http://www.stltoday.com/stltoday/new...2?OpenDocument
                    Unlike most other team sports, in which teams usually have an equivalent number of players on the field at any given time, in baseball the hitting team is at a numerical disadvantage, with a maximum of 5 players and 2 base coaches on the field at any time, compared to the fielding team's 9 players. For this reason, leaving the dugout to join a fight is generally considered acceptable in that it results in numerical equivalence on the field, and a fairer fight.

                    Comment


                    • #11
                      I'm torn about the new park. On one hand, the design itself is horrible, completely devoid of any interesting elements other than tired retreads of neoclassicism. But on the other hand, the cantilevering of the upper decks is extremely welcome considering how far upper decks have been pushed from the field recently.

                      I guess i'm not really sure why they bothered tearing down the old one. I mean, yeah it had been one of the ugly clones, but the latter-day transformation into a baseball-only park made it a comparatively beautiful place. The accessibility is the exact same, only in the new park there are less seats for the Cardinals' frequent post-season games.

                      I'm just not sold on new Busch being needed, when the Cardinals sell out virtually every game as it is. At least if they were pushing the boundaries of neoclassicism or attempting a different style it'd be one thing, but the design leaves much to be desired.
                      http://www.virtualfenway.com

                      Comment


                      • #12
                        Originally posted by ElCaminoSS
                        Wow I didnt know you could see the arch from the stadium
                        The stadium is only 3 blocks away from the Arch.It's really closer than it looks.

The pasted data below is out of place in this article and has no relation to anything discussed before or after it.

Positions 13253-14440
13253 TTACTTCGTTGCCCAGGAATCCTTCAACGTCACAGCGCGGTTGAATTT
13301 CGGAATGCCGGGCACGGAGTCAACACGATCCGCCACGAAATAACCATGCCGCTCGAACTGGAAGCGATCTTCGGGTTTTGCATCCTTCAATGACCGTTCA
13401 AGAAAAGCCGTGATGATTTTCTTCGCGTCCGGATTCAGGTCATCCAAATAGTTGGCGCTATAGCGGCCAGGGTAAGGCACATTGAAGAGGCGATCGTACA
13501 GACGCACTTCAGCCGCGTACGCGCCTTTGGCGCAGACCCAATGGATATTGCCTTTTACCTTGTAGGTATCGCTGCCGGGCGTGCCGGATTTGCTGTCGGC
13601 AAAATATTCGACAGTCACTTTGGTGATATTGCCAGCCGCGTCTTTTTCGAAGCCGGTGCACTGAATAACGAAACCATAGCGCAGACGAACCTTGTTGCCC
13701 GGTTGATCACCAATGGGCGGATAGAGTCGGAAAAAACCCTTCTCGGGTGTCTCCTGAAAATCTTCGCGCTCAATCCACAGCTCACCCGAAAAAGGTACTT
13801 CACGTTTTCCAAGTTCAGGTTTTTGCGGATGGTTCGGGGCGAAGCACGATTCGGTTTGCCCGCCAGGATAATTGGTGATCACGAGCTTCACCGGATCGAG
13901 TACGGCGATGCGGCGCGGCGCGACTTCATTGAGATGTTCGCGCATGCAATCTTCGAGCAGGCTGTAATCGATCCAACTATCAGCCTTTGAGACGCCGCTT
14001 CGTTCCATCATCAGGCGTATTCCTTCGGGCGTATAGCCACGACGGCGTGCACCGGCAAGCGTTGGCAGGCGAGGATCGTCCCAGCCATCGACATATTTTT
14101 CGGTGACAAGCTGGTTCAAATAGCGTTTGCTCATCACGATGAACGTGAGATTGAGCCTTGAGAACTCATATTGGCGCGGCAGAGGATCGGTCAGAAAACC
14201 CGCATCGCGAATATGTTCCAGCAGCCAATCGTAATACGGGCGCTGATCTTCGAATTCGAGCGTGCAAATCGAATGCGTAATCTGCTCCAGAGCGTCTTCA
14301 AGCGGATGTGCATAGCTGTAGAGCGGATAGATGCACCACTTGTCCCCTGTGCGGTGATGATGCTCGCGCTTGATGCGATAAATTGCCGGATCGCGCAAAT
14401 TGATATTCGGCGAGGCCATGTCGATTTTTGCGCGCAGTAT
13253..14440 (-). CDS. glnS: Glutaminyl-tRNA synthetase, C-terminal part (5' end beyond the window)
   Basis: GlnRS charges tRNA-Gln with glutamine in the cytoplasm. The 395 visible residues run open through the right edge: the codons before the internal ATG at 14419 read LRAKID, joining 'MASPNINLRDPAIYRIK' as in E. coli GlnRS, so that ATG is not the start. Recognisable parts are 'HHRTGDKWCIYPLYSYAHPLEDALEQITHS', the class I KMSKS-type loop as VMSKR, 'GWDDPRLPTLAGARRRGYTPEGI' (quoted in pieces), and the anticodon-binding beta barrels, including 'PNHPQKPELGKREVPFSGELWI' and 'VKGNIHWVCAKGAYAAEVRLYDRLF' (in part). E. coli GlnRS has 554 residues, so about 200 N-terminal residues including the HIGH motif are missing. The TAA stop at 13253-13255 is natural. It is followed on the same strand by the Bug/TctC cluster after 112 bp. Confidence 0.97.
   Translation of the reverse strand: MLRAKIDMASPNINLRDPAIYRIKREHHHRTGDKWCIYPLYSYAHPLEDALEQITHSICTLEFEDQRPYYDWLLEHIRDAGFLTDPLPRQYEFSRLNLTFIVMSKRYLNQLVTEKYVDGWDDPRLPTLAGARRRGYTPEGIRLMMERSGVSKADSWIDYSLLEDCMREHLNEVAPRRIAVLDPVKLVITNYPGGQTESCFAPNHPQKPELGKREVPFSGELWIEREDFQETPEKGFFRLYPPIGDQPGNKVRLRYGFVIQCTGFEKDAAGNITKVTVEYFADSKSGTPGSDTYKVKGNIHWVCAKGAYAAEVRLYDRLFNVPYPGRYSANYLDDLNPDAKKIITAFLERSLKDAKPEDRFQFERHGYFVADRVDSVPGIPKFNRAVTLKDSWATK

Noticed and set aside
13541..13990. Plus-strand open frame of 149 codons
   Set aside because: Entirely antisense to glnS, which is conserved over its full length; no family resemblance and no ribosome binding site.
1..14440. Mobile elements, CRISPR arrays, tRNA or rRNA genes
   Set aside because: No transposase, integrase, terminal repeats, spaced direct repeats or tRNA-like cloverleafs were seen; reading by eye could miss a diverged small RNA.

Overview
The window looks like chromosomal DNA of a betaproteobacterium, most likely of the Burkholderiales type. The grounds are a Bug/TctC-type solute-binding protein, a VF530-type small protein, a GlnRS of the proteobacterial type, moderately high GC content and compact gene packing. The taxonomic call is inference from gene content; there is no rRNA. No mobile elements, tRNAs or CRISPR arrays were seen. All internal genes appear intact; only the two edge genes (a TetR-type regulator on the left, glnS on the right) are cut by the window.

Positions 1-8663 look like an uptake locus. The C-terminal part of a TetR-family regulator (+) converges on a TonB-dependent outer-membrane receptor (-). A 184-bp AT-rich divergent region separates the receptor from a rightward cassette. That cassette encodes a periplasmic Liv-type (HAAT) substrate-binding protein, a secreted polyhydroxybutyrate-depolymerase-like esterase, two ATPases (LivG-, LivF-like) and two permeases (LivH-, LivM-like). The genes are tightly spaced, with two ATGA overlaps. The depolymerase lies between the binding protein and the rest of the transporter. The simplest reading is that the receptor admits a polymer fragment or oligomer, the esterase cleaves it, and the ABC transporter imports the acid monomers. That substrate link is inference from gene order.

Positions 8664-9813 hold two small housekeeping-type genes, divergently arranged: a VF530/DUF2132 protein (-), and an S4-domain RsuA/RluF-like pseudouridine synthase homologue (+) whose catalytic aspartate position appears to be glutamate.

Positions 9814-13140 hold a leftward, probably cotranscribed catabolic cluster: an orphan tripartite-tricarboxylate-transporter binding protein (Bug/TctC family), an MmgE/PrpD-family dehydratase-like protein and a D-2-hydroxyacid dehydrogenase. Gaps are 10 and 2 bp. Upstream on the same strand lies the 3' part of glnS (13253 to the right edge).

Comment


                        • #13
                          Pictures of Old Busch Stadium

                          No longer available.
                          Last edited by cards_252; 06-05-2007, 08:55 AM.

                          Comment


                          • #14
                            It seems to be a growing trend having the new rise right next to the old. In the case of Busch Stadium its replacement rose literally right next to it and eventually overtook the same space.

                            Comment


                            • #15
                              Originally posted by RichardLillard1
                              It seems to be a growing trend having the new rise right next to the old. In the case of Busch Stadium its replacement rose literally right next to it and eventually overtook the same space.
                              I think it is easier to acquire land (sometimes the stadium will actually be built on city owned land as in the parking lot to the current stadium). Plus there is no issue of the stadium's neighbors complaining about increased noise and traffic in the area, as such conditions are already existing due to the current stadium.

                              Comment

                              Ad Widget

                              Collapse
                              Working...
                              X